NEW YORK (GenomeWeb News) – Agricultural genomics firm KeyGene and the Arizona Genome Institute today announced an agreement for the use of the Wageningen, Netherlands-based firm's Whole Genome Profiling method in sequencing-based physical mapping projects.
AGI will also market the WGP method as part of the deal, which provides the institute a method for assembling physical maps for internal research projects and customer projects. WGP maps serve as scaffolds in whole-genome sequencing projects, allowing researchers direct access to Bacterial Artificial Chromosomes (BAC), which contain genome segments of interest. The technology also can be used to ascertain structural genome changes in evolutionary studies and breeding programs, KeyGene and AGI said.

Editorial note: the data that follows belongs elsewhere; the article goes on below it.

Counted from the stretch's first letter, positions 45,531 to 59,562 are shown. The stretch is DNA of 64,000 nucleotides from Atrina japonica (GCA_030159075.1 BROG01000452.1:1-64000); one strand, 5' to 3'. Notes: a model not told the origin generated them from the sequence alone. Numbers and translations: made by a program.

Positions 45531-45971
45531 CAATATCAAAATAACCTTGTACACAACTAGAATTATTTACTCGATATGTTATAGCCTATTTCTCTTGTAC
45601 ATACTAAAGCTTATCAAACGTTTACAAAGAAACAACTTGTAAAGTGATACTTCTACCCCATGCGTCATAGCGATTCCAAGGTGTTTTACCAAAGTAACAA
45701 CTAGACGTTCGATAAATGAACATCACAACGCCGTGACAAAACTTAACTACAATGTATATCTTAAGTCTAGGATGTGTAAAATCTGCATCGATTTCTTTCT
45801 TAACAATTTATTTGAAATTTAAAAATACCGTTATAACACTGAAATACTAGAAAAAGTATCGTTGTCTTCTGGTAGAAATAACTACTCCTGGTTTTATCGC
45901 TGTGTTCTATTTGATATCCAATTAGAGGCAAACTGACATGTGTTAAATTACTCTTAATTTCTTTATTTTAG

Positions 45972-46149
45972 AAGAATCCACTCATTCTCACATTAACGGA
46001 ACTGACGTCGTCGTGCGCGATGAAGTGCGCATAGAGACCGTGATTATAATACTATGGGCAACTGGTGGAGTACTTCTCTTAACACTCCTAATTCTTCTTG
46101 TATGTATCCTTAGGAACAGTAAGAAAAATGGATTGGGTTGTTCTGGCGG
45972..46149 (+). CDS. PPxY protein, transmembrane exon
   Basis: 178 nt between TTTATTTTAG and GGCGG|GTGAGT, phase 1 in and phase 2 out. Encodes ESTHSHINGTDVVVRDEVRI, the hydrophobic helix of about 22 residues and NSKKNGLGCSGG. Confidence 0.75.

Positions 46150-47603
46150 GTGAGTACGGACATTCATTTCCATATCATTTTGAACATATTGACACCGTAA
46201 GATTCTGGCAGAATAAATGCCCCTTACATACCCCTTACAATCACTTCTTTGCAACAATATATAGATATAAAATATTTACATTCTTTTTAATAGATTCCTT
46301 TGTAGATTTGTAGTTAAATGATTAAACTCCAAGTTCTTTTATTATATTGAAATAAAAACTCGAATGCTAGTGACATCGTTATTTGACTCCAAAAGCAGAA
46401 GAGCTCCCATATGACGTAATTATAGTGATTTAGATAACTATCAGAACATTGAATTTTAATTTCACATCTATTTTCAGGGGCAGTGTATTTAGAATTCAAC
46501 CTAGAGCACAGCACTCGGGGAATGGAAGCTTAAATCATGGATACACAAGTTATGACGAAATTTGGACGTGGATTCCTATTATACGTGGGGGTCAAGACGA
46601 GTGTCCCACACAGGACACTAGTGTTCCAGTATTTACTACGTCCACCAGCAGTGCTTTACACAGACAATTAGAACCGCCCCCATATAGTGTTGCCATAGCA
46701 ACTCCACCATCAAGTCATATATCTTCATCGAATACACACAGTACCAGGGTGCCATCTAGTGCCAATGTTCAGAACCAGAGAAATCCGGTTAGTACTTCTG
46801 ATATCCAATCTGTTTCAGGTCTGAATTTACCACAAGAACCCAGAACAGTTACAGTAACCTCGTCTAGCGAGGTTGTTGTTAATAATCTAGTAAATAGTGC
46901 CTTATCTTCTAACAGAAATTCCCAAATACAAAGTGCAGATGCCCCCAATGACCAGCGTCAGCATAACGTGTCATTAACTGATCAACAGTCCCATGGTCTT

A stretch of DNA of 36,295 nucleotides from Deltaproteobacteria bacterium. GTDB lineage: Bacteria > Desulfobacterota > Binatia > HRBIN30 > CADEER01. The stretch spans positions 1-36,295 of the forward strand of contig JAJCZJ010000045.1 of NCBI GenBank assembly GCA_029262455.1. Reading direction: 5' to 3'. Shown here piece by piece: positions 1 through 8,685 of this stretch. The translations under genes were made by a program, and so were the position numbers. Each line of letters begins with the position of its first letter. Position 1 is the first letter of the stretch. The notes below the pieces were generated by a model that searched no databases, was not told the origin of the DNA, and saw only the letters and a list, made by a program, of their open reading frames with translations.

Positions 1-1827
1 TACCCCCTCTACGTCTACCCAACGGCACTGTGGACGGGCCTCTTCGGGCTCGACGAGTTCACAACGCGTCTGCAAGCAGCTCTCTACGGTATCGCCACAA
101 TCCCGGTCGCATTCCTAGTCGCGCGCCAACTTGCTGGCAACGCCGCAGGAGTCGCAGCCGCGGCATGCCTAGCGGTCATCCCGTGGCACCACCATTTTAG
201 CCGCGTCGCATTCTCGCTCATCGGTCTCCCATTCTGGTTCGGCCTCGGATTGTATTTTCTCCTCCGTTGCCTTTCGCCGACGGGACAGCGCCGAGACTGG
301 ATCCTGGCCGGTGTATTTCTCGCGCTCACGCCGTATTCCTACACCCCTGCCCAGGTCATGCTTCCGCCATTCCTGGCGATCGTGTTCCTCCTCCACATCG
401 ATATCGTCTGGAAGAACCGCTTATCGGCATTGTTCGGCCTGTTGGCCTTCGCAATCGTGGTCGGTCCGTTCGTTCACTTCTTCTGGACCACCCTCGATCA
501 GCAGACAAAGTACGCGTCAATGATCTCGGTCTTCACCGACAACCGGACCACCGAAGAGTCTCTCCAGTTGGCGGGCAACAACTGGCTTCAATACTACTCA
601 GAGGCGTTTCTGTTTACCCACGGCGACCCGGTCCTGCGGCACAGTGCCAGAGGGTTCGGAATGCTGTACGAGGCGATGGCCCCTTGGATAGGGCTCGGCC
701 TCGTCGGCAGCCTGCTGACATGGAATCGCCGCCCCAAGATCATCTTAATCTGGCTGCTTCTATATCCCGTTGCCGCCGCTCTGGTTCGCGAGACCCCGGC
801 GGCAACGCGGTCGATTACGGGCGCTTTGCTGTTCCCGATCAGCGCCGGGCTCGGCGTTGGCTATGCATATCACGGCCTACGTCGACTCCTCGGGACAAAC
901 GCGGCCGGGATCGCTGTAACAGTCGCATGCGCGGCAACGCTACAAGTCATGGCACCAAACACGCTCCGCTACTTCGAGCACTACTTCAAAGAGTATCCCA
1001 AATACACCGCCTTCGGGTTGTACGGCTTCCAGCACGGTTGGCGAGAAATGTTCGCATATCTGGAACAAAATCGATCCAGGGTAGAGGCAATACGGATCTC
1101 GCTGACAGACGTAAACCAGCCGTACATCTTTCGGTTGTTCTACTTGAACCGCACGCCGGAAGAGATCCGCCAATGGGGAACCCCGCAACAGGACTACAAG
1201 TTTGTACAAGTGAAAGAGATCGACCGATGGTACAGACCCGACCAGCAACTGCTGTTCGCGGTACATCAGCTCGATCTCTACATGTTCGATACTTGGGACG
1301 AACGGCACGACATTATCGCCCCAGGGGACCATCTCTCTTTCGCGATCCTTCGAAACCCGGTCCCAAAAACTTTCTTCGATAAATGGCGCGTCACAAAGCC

The WGP method uses next-generation sequencing to produce short-read sequences next to restriction enzyme recognition sites in BACs. The BACs are pooled, and BAC-pooled DNA are isolated based on protocols developed by KeyGene's co-marketing partner Amplicon Express.
"The WGP tags are used to assemble large numbers of BACs into a physical map of overlapping clones," KeyGene said in a statement. "Integration of whole-genome sequence data with the WGP map results in super scaffolds with superior assembly metrics."
Financial and other terms of the deal were not disclosed.
"Once WGP is established in our institute we will immediately apply it to our ongoing work to sequence the collective Oryza and Brassicales genomes on our quest to help solve the 9 billion people question — which is how can we grow enough food to feed an additional 2 billion inhabitants in less than 40 years," Rod Wing, director of AGI at the University of Arizona, said in a statement.